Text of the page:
Playing video games is one of the most harmless acts you can do, though most parents and teachers would beg to differ, but if you are gaming at the wrong place in Russia, you might end up going to jail. This is the reality faced by YouTuber Ruslan Sokolovsky, as he was charged by prosecutors for criticizing blasphemy law and playing Pokémon Go in church, with a maximum prison stint of 3 and a half years.
This whole fiasco started when Sokolovsky uploaded a video last year of him criticizing the fact that anyone caught playing Pokémon Go in church could receive fines up to half a million rubles, along with a 3-year stay in prison. These extreme measures were part of Russia’s blasphemy bill, a 2013 law that was formed after Pussy Riot's anti-Putin protest concert held in Moscow's Saviour Cathedral. It was applied for the first time last year, just a few months before Sokolovsky made his feelings known in the video.
“Actions offending believers' feelings,” form part of the bill, as they're “harmful for the whole society by creating conflict situation within it,” said Irina Yarovaya, a United Russia deputy and one of the bill's initiators.
Sokolovsky also showed himself playing Pokémon Go at the Church of All Saints in Yekaterinburg, before ending the footage with a joke about Jesus. According to Reuters, this prompted state prosecutors to accuse him of inciting religious hate, which got him arrested and sent to pre-trial detention. He is now put under house arrest after being released on bail, and the prosecutor wants him in jail.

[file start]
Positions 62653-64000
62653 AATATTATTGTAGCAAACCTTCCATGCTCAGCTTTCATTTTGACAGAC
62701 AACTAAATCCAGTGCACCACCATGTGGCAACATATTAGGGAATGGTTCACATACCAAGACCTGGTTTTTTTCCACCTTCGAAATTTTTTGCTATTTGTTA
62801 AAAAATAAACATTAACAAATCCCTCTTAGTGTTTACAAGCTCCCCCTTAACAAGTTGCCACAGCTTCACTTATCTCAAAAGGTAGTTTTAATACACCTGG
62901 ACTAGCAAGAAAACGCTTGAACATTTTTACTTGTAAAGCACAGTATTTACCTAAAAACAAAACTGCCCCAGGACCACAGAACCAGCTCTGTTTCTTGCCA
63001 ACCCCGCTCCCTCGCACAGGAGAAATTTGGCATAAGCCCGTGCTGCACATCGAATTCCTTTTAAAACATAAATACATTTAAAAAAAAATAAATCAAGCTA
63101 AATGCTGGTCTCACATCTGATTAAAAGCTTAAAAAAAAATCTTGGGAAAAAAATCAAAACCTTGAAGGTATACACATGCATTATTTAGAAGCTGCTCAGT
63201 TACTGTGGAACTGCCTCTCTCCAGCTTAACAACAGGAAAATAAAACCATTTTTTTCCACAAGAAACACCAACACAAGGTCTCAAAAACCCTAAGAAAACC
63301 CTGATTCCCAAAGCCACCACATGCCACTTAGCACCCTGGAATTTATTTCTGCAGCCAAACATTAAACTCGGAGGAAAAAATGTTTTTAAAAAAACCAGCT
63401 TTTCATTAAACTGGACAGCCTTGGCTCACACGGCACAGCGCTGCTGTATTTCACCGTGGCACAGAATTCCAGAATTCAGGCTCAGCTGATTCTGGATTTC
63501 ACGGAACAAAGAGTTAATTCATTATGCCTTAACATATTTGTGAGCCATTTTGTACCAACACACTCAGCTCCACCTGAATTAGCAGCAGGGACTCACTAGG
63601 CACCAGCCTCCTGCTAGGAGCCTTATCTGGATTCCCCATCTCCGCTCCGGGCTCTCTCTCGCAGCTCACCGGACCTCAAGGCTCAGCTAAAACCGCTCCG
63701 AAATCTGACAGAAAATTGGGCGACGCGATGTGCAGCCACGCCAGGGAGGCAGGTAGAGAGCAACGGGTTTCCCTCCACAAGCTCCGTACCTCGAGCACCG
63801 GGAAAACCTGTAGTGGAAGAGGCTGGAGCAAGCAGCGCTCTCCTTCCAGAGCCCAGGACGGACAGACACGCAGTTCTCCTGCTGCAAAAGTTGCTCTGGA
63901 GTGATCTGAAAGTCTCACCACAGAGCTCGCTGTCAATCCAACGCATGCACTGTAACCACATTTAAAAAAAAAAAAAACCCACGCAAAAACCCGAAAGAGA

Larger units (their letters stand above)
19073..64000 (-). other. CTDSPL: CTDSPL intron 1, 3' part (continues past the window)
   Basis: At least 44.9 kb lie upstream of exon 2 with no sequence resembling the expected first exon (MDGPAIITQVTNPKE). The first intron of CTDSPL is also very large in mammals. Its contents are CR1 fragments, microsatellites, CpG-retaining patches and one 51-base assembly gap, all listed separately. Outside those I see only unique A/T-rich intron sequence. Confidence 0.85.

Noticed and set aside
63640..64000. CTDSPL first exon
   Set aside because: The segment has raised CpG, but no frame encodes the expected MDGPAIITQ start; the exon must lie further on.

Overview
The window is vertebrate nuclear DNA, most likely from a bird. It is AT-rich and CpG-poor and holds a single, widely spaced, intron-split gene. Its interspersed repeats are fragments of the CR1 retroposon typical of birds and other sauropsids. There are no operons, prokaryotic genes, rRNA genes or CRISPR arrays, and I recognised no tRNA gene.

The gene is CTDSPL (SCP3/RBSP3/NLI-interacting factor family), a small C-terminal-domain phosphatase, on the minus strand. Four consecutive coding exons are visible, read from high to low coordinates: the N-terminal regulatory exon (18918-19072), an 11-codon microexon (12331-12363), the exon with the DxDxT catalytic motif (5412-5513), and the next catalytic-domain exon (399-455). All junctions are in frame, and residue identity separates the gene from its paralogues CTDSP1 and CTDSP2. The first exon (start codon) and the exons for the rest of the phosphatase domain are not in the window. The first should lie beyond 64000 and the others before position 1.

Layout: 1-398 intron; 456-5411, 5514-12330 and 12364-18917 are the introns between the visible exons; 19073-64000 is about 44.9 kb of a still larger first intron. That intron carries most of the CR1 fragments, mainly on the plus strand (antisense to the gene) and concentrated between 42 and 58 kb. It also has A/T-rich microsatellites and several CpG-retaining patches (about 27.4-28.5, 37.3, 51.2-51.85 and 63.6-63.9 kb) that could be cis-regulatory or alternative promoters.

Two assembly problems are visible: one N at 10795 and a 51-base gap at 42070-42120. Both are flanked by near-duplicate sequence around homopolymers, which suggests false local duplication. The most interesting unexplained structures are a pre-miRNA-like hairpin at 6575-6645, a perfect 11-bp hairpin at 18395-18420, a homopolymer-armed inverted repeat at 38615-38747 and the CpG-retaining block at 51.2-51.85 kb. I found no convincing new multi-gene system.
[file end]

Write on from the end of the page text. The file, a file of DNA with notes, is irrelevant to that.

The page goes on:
“I believe that there is no reason to exempt the defendant from liability,” the prosecutor told the court on Friday, as reported by the TASS news agency. “There is also no reason to sentence him to a fine … I request that the court sentences him to 3.5 years in a penal colony.”
“I'm in shock,” Sokolovsky told the court after hearing this. “I have been in jail, I was there for three months, and it is the doorway to hell. I do not consider myself an extremist, maybe I'm an idiot, but not in any way an extremist.”
This is not the first time Russia is related to video game topics in a negative way, considering they have a murder case involving a debate about graphics card, and bans for FIFA 17 and Overwatch comic for LGBT connections. It seems absurd for any man or woman to be charged for expressing their opinions, be it in a strong or mild manner, but it’s the sort of crazy world we are living in now. Sokolovsky’s fate will be decided when the verdict passes on May 11.
Source: VG 24/7